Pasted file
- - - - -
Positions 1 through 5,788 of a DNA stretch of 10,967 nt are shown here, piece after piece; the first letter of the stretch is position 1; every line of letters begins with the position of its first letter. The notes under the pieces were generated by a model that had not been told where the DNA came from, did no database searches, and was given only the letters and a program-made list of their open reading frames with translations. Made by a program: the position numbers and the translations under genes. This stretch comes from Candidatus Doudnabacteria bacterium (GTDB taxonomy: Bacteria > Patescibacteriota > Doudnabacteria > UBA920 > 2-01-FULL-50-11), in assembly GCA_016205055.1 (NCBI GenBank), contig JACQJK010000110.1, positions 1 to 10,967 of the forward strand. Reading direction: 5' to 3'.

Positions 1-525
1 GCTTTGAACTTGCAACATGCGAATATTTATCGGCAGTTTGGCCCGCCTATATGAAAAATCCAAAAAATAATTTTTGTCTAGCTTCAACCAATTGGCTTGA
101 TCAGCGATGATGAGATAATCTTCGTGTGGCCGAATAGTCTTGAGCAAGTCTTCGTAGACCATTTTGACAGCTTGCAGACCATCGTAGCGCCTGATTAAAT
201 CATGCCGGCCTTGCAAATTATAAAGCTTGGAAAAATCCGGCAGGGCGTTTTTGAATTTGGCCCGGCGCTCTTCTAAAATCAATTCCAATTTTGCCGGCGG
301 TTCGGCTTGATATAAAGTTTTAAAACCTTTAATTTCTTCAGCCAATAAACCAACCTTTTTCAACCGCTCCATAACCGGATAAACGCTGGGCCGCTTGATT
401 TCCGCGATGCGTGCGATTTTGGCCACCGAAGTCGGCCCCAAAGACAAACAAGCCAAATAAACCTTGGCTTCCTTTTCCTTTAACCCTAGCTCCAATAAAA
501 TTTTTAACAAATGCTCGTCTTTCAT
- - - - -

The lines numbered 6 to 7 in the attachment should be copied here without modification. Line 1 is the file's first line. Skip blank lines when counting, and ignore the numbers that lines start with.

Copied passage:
301 TTCGGCTTGATATAAAGTTTTAAAACCTTTAATTTCTTCAGCCAATAAACCAACCTTTTTCAACCGCTCCATAACCGGATAAACGCTGGGCCGCTTGATT
401 TCCGCGATGCGTGCGATTTTGGCCACCGAAGTCGGCCCCAAAGACAAACAAGCCAAATAAACCTTGGCTTCCTTTTCCTTTAACCCTAGCTCCAATAAAA